RUSSIA: Sexual abuse of minors: 18 and 12 years of prison for 2 Orthodox clerics
Credo (08.11.2021) – https://credo.press/239598/ – Hieromonk Spiridon (his real name in the world being Yuri Abramov), who headed the parish of the church of the Holy Prophet Elijah in the village of Amurzet, Oktyabrsky district, Jewish Autonomous Region (Birobidzhan Diocese of the ROC MP), was sentenced for sexual abuse of dozens of boys.
Hieromonk was sentenced to 18 years in a maximum security colony and his accomplice-beller to 12 years, reports IA “REGNUM” (https://regnum.ru/news/accidents/3417150.html) on November 8 with reference to the press service of the prosecutor’s office of the region.
According to the prosecutor’s office, two crimes of Hieromonk Spiridon are qualified under Article 132 of the Criminal Code of the Russian Federation (sexual violence committed by a group of persons by prior agreement). Actions against 51 more children were evaluated under articles 151 of the Criminal Code of the Russian Federation (involvement by a teacher of a minor in the commission of antisocial actions – systematic use (drinking) of alcoholic and alcohol-containing products, intoxicating substances) and 134 of the Criminal Code of the Russian Federation (sexual intercourse and other sexual acts with a person under the age of sixteen). The bell ringer was accused of five episodes of sexual violence.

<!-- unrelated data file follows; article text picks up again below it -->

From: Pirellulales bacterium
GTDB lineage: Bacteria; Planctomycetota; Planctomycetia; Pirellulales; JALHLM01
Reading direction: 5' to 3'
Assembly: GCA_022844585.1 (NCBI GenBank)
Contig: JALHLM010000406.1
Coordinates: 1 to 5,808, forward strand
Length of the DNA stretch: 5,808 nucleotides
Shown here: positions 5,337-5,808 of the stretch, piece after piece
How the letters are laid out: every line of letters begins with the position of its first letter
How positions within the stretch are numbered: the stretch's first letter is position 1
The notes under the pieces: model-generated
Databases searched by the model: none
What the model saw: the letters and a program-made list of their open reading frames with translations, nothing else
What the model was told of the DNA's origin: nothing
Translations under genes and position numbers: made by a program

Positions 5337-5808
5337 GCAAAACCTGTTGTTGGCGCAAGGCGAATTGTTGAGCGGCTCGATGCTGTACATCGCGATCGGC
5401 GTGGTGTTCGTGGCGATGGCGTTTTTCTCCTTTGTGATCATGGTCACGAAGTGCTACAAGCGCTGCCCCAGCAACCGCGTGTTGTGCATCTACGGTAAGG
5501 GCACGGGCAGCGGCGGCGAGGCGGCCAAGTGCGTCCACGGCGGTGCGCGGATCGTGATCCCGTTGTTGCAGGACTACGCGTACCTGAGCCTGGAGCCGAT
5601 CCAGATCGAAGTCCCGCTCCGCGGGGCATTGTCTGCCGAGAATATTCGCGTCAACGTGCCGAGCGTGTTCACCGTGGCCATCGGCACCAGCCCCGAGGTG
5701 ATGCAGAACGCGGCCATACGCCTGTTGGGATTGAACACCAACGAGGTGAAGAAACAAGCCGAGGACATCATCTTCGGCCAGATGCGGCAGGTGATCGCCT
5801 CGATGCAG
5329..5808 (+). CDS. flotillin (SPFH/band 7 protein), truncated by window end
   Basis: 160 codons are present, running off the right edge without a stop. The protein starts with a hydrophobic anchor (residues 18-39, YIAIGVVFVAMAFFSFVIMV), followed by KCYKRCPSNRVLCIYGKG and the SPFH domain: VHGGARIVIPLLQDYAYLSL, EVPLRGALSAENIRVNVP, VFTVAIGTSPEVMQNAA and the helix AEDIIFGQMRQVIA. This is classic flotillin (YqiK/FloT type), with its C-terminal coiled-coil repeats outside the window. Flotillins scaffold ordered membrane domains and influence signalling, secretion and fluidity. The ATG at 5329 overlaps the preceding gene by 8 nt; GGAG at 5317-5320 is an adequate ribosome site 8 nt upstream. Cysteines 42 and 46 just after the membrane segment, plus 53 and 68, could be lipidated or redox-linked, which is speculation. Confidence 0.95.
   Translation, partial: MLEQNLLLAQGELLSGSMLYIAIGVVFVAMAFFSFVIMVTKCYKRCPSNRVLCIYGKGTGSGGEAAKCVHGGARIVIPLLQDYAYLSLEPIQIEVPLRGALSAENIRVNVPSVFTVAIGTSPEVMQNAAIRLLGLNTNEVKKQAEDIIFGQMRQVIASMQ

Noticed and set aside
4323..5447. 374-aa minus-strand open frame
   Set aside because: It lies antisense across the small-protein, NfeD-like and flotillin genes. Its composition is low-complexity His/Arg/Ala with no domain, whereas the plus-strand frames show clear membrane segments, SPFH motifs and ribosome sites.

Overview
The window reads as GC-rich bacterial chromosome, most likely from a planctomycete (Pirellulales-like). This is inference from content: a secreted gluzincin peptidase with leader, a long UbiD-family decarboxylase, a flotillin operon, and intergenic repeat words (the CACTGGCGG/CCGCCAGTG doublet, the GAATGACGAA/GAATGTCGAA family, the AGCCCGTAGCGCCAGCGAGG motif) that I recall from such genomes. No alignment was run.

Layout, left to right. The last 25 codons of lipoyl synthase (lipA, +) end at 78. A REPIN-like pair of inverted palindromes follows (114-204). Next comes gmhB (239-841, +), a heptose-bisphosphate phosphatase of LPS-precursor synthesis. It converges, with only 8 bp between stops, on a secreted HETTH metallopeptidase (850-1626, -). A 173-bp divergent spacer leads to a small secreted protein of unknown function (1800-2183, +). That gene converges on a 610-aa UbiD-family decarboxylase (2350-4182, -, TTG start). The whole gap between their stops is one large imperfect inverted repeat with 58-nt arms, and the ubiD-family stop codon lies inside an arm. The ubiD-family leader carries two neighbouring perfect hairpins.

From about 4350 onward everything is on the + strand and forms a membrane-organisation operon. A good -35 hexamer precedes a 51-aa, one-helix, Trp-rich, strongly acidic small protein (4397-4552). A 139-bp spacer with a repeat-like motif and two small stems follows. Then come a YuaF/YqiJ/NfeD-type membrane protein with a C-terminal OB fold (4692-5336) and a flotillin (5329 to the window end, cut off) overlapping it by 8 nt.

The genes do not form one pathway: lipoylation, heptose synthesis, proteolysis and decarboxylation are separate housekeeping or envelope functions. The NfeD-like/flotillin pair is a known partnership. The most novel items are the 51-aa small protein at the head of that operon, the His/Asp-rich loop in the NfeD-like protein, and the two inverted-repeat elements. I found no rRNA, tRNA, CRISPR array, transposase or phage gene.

“In the court session, the defendants pleaded partially guilty. Meanwhile, the state prosecutor in the criminal case has provided sufficient evidence to confirm the charge against him,” the prosecutor’s office stressed.
The rector of the ROC MP temple in Amurzet, who was also a member of the United Russia party, and the bell ringer of the same church were arrested on suspicion of debauchery two years ago. At that time, shocking details of what the rector of the temple was doing were actively spread on social networks. It was possible to document the illegal activities of the cleric of the Moscow Patriarchate through the joint efforts of several law enforcement services.
Photo credits: Credo